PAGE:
Clutching our recently acquired permits to visit the Garig Gunak Barlu National Park, we couldn’t wait to cross the famous Cahill (Alligator River) crossing and enter Arnhemland. The crocodiles were off duty so no need to loiter there (they perform best at high tide catching mullet when the river and fish breach the road causeway) and we pressed on. From exiting Kakadu the campground at Garig Gunak Barlu is approximately 320km and there are no fuel stops or shops. All Jerry cans had been pre-filled and all was set for a fun trip. The corrugation torture began early and a strange rattling outside caused us to stop by some wetlands that surpassed anything we saw in Kakadu for birdlife. Magpie geese were everywhere. A few loose screws were tightened on the newly fixed awning fitting and we were off again.
Rock art could be seen clearly under many ledges as we passed through the Arnhemland escarpment, though none is available for public access.
There were numerous bushfires along the edge of the road as we progressed. Once the Woollybutt tree flowers it’s the season to burn, and burn they do very well up here. Even the black and whistling kites, that predate on animals, flushed out of these burning areas, have developed an interesting behaviour that we witnessed. They swoop into the burning flames with long pieces of dry grass in their beaks, set it alight then drop it in an unburnt area to start a new fire. We have seen hundreds of birds circling, swooping and diving around the fringes of bushfires. The intensity of the fires is less than those experienced in the south and eastern states due to lower amounts of fuel.
A side effect of the fires though is that some trees become unstable and collapse across the roads. We weaved our way through a maze of trunks and branches strewn across the road until we met a large tree straddling the road completely. Once side of the road was in flames, the other was strewn with trunks presumably from previous fires. With no axe, or chainsaw using the winch or towing was an option but the trunk was wedged the wrong side of two trees either side of the road. The prospect of turning around was not attractive so after a quick inspection of the smouldering fire we decided it could be negotiated and the Pajero was briefly turned into bulldozer mode and vehicle and trailer deftly steered through (literally) the bush, Amanda trying hard not to melt her new thongs.
From there on all we had to avoid were the abundant hazards, indicated by strategically placed red triangles, giving no indication of what the upcoming hazard was, and often placed in the middle of the road.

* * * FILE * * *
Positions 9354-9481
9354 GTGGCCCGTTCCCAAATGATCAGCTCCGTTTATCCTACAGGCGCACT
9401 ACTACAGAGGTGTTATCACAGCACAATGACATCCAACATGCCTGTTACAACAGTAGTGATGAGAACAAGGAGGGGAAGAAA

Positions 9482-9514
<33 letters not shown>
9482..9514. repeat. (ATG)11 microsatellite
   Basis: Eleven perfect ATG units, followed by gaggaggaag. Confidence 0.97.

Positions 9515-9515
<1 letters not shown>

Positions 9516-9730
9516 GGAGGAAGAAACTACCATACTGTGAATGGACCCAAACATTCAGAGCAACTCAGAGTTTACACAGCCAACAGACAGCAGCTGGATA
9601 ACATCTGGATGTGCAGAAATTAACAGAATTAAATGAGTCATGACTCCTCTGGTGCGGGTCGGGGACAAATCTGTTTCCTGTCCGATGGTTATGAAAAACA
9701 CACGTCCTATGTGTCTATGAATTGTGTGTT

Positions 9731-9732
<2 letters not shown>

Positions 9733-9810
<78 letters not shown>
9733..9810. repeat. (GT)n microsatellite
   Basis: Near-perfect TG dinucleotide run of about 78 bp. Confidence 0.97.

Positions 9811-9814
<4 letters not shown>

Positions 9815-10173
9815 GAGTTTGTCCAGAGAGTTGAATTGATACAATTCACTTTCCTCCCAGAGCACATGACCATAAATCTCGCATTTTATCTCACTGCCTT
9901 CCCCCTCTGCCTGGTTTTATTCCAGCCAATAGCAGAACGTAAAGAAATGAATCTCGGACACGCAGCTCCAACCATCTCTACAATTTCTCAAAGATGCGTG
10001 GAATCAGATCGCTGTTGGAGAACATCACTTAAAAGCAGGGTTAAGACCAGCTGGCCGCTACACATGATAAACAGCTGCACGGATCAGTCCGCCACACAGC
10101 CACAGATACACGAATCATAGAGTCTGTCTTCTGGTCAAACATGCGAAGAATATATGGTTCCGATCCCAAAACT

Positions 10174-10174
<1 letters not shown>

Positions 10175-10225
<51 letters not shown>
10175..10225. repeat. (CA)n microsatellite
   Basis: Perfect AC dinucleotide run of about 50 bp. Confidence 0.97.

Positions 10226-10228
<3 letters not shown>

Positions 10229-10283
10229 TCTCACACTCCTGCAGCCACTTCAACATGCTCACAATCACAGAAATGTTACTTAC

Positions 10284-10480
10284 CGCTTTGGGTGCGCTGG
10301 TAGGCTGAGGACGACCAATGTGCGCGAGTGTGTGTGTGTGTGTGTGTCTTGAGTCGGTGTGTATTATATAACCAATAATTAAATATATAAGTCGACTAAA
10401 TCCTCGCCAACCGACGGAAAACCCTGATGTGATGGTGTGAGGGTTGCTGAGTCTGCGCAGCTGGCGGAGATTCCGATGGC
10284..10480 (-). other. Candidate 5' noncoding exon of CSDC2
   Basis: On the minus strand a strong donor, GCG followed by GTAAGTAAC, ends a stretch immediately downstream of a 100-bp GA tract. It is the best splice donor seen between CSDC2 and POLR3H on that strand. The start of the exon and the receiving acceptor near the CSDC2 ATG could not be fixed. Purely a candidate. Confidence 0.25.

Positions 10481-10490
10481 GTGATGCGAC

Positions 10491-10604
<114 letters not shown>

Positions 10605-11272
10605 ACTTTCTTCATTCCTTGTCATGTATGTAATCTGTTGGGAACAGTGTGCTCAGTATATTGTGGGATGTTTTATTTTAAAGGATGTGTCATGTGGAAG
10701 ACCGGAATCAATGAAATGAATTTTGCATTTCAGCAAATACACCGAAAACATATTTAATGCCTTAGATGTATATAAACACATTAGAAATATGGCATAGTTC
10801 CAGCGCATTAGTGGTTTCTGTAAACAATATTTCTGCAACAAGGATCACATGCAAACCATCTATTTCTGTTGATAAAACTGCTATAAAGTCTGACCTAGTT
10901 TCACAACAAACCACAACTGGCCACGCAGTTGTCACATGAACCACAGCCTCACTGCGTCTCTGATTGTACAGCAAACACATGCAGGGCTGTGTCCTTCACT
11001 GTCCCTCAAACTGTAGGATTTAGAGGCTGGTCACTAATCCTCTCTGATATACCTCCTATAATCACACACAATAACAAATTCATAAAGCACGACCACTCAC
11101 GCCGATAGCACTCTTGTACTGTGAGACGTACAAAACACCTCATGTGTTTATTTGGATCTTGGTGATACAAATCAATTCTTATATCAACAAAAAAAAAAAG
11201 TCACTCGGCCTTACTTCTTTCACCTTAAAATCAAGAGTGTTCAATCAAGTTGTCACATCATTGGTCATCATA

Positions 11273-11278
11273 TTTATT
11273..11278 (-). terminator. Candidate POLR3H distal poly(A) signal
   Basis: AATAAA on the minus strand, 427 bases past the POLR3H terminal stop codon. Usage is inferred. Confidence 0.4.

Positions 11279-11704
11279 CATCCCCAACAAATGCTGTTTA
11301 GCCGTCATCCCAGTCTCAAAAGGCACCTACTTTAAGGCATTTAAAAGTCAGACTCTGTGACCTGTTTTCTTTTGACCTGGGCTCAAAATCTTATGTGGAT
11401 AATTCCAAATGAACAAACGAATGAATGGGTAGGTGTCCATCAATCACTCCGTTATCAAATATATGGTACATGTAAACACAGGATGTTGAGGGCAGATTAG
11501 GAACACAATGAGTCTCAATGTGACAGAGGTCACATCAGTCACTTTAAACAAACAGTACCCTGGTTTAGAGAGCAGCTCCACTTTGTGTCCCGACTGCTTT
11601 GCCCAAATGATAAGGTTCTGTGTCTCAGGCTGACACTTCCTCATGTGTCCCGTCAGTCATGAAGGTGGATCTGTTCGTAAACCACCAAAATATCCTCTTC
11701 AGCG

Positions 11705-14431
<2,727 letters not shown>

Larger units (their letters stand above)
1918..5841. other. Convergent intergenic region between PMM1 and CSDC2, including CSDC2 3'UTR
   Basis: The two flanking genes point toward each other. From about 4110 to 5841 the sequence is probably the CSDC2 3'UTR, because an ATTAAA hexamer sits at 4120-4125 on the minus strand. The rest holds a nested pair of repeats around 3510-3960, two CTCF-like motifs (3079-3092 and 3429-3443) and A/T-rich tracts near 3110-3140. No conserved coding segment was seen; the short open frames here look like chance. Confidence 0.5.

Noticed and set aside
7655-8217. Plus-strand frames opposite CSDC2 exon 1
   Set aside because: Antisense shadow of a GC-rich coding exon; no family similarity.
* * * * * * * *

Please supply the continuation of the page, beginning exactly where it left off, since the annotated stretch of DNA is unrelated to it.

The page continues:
Only 20 vehicles are allowed into the national park at any time, and the campsites are huge and private. The park is populated with water buffalo, many saltwater crocodiles (no swimming allowed here), wild pigs and banteng. The latter were introduced from Indonesia where they are now endangered, but have proliferated in the park, where they are tolerated because of their status in Indonesia. They look like stocky cattle but have a characteristic white rump. The ranger shared the bird list with us and it didn’t take long to spot a few new species for the list.
The campsite sits amongst a number of billabongs hidden behind thick bush and pig and banteng tracks disappeared through the middle of them. Xavier and I followed some and stumbled upon what we reckoned were a couple of large crocodile nests, conical sand mounds, several metres high in the middle of swampy ground that would be water in the wet season.
We had enough fuel to explore the wetlands track that traces around the edge of the largest billabong, the coastal track, where Xavier found a dead crocodile on the beach, Smiths Point and Caiman creek for a spot of fishing. Funny how the incorrectly named Alligator rivers and Caiman Creek names have stuck – yes we only have crocodiles here!
Cobourg is also a breeding ground for 6 of the 7 species of marine turtles. Amanda was excited about seeing them laying but only one was spotted in the water all week. No-one caught a glimpse of a dugong here either, another animal that is abundant here and eaten by the locals.
With a boat there are further options to explore up here and judging by the fish being caught it wouldn’t take long to fill your freezer.
Once Hannah had fulfilled her fishing challenge (catching a fish in every state) Oscar and I decided to get serious and went looking for bigger fish. We almost landed a large shark, that shook the hook only a metre from the shore but when the crocs came in to the beach at dusk (to sleep) it got interesting. Sitting well up the beach we watched a croc zigzag ever closer, then just as it reached the shore it appeared to cross my fishing line. Not wanting to entangle a croc I quickly retrieved the line but as it splashed past the croc exploded into action lunging and grabbing the float. “Time to go” was all I could muster as I grabbed everything and followed Oscar, with the croc still chasing the float, dragging along the beach behind me as I ran. A good croc safety lesson for Oscar, as the kids don’t seem to heed our warning them not to go too close to the water. Fascinating to watch just how quick they can be.
A week passed quickly with fishing and shell collecting on the beaches but Cobourg hasto be up on the favourites list and a place that needs to be revisited in the future. On the return trip my recently fixed awning broke due to metal fatigue induced by corrugations, so I’ll be back to Bunnings when we pass through Katherine next.
Our final stop in Arnhemland was the Injalak Art centre, where there was an excellent collection of paper and bark painting and weavings, well worth the short diversion before crossing the river again. Ironically, we finally bumped into another family with kids at our school. They live around the corner at home, were doing a similar trip to ours and we bumped into “Our Roaming Home” finally at Injalak.